Saturday, March 12, 2016

New York Times reviews three of the latest sequels and/or retellings of the Brontë opus:
Jane Steele by Lyndsay Faye
How can a serial killer also be a heroine? The answer lies in the second edition of “Jane Eyre,” which Miss Steele calls “riveting,” in part because this printing “features a daring introduction by the author railing against the first edition’s critics,” who denounced the independent and spirited Jane as an unsuitable heroine. (...)
Like Brontë’s Jane, Miss Steele works as a governess and falls in love with her employer, a veteran of the Sikh wars, after inheriting a fortune of her own. Reader, she marries him. Of course.

Nelly Dean by Allison Case
As she recasts her story, Nelly fills gaps in the original and draws a portrait of her own life of caretaking and sacrifice. Her perceptions are so specific and accurate that you have to wonder if Nelly 2.0 is, in part, a riposte to literary scholars who have called Brontë’s Nelly an unreliable narrator.  (...)
While not a palimpsest of “Wuthering Heights,” “Nelly Dean” is no country for Brontë novices, especially at the start, when characters are introduced at a ­rapid-fire clip. Still, it’s a country well worth exploring.

The Madwoman Upstairs by Catherine Lowell
Samantha Whipple, the American heroine who narrates this piquant paean to the Brontë sisters, is the last living descendant of the family, through her father’s line. Arriving in Oxford to study English literature, she’s also prompted to track down a rumored inheritance: a collection of novels, diaries, paintings and other “Brontë treasure” that may have been left to her by her father, Tristan Whipple, an esteemed scholar who “spent his entire life trying to deconstruct” the writings of his famous forebears. (...)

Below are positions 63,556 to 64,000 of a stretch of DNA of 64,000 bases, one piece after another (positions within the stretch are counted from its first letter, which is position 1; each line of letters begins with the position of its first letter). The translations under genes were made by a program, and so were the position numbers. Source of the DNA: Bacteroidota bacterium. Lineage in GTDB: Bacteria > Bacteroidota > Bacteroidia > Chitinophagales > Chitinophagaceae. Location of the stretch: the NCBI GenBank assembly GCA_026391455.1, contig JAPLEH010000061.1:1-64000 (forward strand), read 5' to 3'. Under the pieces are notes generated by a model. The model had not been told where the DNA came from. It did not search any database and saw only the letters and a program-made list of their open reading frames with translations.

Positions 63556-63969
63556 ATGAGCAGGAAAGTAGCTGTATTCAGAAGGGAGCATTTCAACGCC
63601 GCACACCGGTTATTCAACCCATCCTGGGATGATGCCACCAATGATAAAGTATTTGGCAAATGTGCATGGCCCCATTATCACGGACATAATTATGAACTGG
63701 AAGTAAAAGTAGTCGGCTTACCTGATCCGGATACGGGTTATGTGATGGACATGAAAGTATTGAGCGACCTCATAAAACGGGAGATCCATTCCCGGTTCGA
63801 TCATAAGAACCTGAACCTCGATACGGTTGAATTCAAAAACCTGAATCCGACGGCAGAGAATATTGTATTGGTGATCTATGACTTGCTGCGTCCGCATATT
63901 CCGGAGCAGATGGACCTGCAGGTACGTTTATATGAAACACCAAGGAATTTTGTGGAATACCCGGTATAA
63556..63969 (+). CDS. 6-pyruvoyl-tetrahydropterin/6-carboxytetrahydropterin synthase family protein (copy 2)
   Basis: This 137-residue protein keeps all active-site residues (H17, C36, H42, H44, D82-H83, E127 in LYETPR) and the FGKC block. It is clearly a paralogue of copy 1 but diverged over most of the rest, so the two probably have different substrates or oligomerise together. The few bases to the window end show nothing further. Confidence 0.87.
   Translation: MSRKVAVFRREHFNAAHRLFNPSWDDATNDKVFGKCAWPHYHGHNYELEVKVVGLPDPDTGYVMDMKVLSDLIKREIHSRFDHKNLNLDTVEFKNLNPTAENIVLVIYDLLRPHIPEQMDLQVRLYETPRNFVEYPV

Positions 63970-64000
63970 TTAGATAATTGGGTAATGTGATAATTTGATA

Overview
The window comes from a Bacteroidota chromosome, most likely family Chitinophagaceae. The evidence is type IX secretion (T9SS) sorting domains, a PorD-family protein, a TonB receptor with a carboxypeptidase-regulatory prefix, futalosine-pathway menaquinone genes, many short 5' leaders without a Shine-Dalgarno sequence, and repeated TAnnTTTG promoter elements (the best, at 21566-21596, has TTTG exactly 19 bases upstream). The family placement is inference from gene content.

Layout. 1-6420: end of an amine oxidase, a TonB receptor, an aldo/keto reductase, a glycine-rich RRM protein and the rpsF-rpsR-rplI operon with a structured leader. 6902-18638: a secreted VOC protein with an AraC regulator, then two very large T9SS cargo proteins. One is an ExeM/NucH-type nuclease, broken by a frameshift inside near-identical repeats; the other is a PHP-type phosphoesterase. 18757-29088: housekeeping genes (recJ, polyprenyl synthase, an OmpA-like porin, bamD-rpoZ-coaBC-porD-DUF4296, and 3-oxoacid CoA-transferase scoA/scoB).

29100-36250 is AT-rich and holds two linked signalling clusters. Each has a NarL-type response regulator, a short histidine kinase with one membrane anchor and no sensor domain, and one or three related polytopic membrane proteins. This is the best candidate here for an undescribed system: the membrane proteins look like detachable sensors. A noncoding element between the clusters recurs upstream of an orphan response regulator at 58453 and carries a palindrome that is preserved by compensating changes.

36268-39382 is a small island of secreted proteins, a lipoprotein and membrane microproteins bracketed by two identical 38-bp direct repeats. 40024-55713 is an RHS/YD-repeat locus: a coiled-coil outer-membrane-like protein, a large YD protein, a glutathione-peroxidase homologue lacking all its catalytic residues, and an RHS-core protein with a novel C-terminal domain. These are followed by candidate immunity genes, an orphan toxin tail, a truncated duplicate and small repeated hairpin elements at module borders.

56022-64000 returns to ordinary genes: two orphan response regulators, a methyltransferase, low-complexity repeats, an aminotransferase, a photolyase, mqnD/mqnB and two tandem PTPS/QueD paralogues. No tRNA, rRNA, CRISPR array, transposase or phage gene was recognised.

Reader I Married Him. Edited by Tracy Chevalier
For this anthology, the best-selling author of “Girl With a Pearl Earring” gave other women writers a challenge: Take up the famous line from “Jane Eyre” and use it as the starting point for an original short story about marriage. And back came 20 responses that, added to Chevalier’s own contribution, represent a wide spectrum of perspectives and cultures. Some are directly tied to “Jane Eyre,” but among the standouts are stories that have been untethered from the mother ship. (...) (Abigail Meisel)
Joseph Buttom in The Washington Free Beacon is a bit controversial in how he judges the previous biographies of Charlotte Brontë in order to praise the new one by Claire Harman:
Lyndall Gordon’s 1994 biography attempted some rehabilitation of the father, at the cost of making Charlotte seem a sex-starved, boy-crazy wretch with a harridan’s tongue. In The Brontës, an account of the whole family, also published in 1994, Juliet Barker refurbishes the brother, at the price of reducing Charlotte to a head-case: nastily neurotic and self-deceiving.
With all that baggage in the history of her biographies, it’s an enormous relief to read Claire Harman’s new Charlotte Brontë: A Fiery Heart, the first serious life in more than twenty years, published to be available for next month’s bicentennial of the novelist’s birth on April 21, 1816. Harman has produced a great biography—which is to say, a book that is a little timid and dull. About almost every other literary figure, timidity and a lack of inflammatory claims would weaken a biography. But so much in the life of Charlotte Brontë was already wild, so much already on fire, that readers should welcome a book whose virtues are that it is complete, judicious, and sensible.